The ‘Boys are extremely thin at nose tackle behind Ratliff.  Junior Siavii received 184 snaps last season but failed to acquire a sack or quarterback hit. He did rack up 12 tackles, but to say his overall play is a drop-off from Ratliff’s is an understatement.

The Cowboys do have some new faces at the position, though.  Seventh-rounders Sean Lissemore and Joshua Price-Brent (chosen in the Supplemental Draft), are both 3-4 defensive ends who may or may not transition to nose tackle.  Brent seems to be the most likely conversion, but either way, the lack of experienced depth behind Ratliff is scary.

Now let’s take a look at the backups for the other top Dallas defenders who I listed above:

Ware and Spencer feed off of each other.  The loss of one would certainly hurt, but the other would still be available to get pressure on opposing quarterbacks.  Further, the Victor Butler/Brandon Williams combination, although lacking experience, seems to be a formidable duo.  They could at least hold down the fort during a Ware or Spencer-less stint.

Veteran cornerback Terence Newman obviously starts opposite Mike Jenkins.  Nickel cornerback Orlando Scandrick had a down season last year, but he has the speed and ability to be an adequate fill-in.  The coaches would at least feel more comfortable with him starting at cornerback than Siavii or Brent at nose tackle.

Inside linebackers Bradie James and Keith Brooking are vital to the defense, but second-year speedster Jason Williams and rookie Sean Lee sit behind them.  Would either backup be an immediate downgrade at the inside linebacker position?  Yes.  As much as Siavii or Brent at nose tackle?  Unlikely.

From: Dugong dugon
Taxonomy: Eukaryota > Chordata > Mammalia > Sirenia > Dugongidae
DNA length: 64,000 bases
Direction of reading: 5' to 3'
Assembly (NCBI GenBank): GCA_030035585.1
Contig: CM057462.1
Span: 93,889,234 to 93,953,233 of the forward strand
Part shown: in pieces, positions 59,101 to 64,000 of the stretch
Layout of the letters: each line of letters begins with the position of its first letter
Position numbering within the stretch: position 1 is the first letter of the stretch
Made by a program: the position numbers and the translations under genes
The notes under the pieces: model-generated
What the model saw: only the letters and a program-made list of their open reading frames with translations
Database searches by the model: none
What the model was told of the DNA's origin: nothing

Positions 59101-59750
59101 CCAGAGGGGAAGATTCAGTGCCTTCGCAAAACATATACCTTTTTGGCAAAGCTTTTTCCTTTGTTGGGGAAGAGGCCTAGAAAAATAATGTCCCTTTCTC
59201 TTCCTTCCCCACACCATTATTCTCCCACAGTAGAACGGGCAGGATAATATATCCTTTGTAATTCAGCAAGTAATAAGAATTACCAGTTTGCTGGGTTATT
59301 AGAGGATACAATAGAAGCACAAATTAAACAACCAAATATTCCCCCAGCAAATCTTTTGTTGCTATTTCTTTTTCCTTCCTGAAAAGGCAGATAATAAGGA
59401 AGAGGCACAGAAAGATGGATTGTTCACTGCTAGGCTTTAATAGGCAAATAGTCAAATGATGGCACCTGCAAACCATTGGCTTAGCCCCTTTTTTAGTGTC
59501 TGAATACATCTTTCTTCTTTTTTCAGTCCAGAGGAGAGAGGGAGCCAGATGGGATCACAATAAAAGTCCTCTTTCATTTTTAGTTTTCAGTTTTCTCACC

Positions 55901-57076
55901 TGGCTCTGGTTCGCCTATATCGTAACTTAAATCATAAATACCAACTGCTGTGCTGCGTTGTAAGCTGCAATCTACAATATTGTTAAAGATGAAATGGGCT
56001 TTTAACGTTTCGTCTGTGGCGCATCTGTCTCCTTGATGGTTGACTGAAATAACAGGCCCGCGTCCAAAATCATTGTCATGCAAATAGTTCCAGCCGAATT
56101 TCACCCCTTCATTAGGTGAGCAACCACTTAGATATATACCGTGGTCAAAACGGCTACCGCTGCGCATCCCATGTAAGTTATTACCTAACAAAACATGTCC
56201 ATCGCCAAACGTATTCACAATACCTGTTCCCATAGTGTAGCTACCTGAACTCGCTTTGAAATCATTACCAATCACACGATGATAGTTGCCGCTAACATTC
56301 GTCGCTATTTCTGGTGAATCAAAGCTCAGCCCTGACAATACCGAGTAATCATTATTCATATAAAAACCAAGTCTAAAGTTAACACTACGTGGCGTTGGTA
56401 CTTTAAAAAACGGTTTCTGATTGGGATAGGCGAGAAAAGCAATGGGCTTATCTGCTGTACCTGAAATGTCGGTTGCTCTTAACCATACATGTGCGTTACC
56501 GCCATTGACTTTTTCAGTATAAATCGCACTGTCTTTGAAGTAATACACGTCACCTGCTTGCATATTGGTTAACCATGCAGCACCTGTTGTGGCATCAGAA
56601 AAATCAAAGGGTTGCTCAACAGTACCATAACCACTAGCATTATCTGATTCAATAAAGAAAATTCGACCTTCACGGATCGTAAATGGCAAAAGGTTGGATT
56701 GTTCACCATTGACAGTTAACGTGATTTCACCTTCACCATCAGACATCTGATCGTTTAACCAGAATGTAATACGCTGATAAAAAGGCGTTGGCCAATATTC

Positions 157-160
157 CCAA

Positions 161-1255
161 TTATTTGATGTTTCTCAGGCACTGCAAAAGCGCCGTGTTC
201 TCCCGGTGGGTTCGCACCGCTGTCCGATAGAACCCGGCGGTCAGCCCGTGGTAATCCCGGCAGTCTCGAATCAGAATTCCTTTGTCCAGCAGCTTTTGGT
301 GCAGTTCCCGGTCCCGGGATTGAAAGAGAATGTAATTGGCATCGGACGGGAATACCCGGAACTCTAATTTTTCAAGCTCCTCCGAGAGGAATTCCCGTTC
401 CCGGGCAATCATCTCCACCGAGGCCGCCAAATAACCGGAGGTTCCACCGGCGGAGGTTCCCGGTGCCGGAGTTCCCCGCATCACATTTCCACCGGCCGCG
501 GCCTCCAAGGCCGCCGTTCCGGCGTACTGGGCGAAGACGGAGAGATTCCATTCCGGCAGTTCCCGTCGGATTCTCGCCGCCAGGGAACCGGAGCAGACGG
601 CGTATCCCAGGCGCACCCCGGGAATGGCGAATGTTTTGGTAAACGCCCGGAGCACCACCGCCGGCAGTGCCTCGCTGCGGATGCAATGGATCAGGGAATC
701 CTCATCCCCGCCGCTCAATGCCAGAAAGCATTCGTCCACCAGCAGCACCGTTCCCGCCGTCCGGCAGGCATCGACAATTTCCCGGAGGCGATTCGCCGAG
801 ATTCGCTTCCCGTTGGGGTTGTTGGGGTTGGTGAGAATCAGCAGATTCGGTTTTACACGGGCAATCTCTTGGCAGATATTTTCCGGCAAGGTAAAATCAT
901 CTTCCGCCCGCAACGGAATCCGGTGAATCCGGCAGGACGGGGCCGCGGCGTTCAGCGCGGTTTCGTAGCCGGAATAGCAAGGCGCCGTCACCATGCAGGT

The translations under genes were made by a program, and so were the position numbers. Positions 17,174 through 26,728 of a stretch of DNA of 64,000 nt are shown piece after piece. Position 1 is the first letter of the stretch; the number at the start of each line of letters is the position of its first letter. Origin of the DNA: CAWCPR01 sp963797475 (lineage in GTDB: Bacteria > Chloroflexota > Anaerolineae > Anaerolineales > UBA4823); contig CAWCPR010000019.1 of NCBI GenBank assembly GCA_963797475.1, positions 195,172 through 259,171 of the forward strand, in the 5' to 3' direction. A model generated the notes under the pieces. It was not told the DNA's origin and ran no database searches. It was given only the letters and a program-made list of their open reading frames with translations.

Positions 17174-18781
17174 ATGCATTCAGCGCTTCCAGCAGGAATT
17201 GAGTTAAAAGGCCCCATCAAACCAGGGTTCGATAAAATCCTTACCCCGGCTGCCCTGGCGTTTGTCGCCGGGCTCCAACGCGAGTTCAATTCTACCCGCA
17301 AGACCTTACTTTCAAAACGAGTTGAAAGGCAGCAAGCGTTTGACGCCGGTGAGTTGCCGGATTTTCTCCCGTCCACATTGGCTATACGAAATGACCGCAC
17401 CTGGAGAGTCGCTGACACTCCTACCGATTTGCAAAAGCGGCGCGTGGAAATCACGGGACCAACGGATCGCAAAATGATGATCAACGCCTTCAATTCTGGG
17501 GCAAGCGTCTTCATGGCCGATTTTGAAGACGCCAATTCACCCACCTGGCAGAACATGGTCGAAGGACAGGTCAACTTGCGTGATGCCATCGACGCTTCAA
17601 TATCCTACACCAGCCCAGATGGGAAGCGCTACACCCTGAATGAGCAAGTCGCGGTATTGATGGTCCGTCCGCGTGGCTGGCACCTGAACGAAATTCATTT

But don’t mistake this article for a bashing of the Cowboys’ backup defensive tackles.  Siavii has shown talent in the past and is certainly an NFL-caliber player.

Instead, this is more about praising Jay Ratliff.  His work ethic and level of commitment to the Dallas Cowboys has made the Pro Bowl player one of the best in the NFL.  DeMarcus Ware may be the Cowboys’ best defensive player, but the lovable guy in the center of the Cowboys’ defensive line is the most vital.

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3 Responses to Dallas Cowboys Most Vital Defensive Player in 2010: Jay Ratliff

  1. Tyrone Jenkins says:

    Good choice but I would’ve gone w/ ILB. The reason being is the play calling an audibling that is necessary just before the snap.

    Thoughts travel back to the likes of Mike Singletary and his importance on the Bears defense (one of the best in NFL history). Refrigerator Perry was important as were many others, but not like the playcaller of the defense.

    However, the point you made is compelling.

  2. ILB is certainly a cerebral position, but it was the extreme talent differential between Ratliff and his backup which swayed me. If the Cowboys lost Brook or James, they’d still at least have the other vet available to make calls.

  3. VINCE GREY says:

    Could not agree more with this one. I think in a 4-3, with a big run-stuffer at the other DT slot, Ratliff would be a John Randle-level disruptor.

    Even in this 3-4, (Which I feel is inferior to the 4-3, and always will, but that’s a topic for another time.) he’s great, and can be even better playing fewer snaps.